Fiscal deficit widens to 7-yr high of 4.6% in FY20 as revenue collection falls

The previous high in fiscal deficit at 4.9 per cent of the GDP was recorded in 2012-13

fiscal deficit
The first phase would begin from June 8, 2020, at Bengaluru and Chennai, for items of imports primarily covered by Chapter 84, 85 of the Customs Tariff Act, 1975.

The country’s fiscal deficit soared to a seven-year high of 4.6 per cent of the Gross Domestic Product (GDP) in 2019-20 mainly on account of poor revenue realisation.

The previous high in fiscal deficit at 4.9 per cent of the GDP was recorded in 2012-13.

According to the data released by the Controller General of Accounts (CGA), the fiscal deficit in 2019-20 worked out to be 4.59 per cent of the GDP, up from 3.8 per cent projected in the revised estimates in February. The original estimate was 3.3 per cent.


The rise in the fiscal deficit, which is a reflection of the government’s borrowing, was mainly on account of subdued tax collection.

The revenue deficit also rose to 3.27 per cent, up from the revised estimate of 2.4 per cent of the GDP. The original estimate was 2.3 per cent.

Related news: GDP growth slips to 3.1% as COVID-19 further weakens sluggish demand

The governments decision to impose lockdown on March 25 to contain the spread of coronavirus had also hit revenue collection towards the close of the fiscal.

In absolute terms, total receipts of the government were Rs 17.5 lakh crore as against the estimate of 19.31 lakh crore.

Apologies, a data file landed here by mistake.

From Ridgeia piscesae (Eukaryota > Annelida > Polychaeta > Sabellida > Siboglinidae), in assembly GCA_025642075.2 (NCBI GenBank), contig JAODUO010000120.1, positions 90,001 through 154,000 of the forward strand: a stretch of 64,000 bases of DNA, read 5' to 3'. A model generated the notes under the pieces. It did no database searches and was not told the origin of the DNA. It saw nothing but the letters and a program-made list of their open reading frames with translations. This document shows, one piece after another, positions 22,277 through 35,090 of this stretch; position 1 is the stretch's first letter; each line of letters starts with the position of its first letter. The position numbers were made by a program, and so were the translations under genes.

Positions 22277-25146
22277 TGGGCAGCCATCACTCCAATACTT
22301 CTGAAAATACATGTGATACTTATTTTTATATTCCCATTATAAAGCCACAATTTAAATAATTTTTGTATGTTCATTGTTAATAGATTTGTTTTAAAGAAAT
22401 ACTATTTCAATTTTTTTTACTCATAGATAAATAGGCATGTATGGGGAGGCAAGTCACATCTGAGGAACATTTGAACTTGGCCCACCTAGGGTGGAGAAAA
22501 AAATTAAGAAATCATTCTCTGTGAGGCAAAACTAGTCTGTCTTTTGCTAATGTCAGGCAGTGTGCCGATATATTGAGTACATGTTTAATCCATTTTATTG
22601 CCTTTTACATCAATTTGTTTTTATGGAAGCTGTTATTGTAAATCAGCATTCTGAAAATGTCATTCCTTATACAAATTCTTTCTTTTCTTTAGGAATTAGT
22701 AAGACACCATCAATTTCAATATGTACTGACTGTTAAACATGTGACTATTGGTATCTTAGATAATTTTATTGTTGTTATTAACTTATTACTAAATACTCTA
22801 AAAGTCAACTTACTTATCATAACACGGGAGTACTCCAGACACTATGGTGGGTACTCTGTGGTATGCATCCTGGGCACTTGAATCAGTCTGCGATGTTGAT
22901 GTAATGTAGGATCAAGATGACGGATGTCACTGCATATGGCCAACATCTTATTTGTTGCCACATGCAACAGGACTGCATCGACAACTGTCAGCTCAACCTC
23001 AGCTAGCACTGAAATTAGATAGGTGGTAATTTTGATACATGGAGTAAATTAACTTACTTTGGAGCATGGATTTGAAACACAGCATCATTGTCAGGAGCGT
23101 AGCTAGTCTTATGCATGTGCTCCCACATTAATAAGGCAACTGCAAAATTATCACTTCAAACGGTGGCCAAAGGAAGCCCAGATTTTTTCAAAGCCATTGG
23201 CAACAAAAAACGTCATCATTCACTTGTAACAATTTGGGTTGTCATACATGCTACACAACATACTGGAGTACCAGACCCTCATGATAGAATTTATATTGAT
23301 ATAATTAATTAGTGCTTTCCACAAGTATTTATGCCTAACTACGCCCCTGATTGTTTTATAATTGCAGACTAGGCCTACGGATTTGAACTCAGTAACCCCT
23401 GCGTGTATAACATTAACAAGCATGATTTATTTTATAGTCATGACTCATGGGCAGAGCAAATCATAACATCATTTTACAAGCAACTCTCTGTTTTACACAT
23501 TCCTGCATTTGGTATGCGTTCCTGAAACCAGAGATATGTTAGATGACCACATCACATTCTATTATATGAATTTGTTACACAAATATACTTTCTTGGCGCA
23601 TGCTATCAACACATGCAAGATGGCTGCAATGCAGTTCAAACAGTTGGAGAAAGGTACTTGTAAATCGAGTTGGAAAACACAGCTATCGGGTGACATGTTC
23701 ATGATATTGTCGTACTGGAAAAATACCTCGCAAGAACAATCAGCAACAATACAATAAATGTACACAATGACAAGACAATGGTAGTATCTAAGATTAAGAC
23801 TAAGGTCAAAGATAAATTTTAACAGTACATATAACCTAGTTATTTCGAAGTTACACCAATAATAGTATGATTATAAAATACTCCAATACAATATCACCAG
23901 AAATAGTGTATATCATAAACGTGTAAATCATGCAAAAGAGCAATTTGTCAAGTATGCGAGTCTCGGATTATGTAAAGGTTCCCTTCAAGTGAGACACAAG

The CGA data showed the government’s total expenditure was 26.86 lakh crore, lower than 26.98 lakh crore projected earlier.

Food subsidies during the last fiscal were 1,08,688.35 crore, the same as per the revised budget estimates.

However, total subsidies, including on petroleum, were lower at 2,23,212.87 crore from 2,27,255.06 crore estimated in the budget.

During 2018-19, the fiscal deficit was 3.4 per cent of the GDP. The government had said it would have restricted it to 3.3 per cent but for the income support to farmers.

The government had provided 20,000 crore towards the income support for 2018-19 while presenting the Interim Budget for 2019-20 (February 1, 2019).

While raising the fiscal deficit target to 3.8 per cent of the GDP from 3.3 per cent pegged earlier for 2019-20, the government had utilised escape clause under the Fiscal Responsibility and Budget Management (FRBM) Act which provides it leeway for relaxation of fiscal deficit roadmap during the time of stress.

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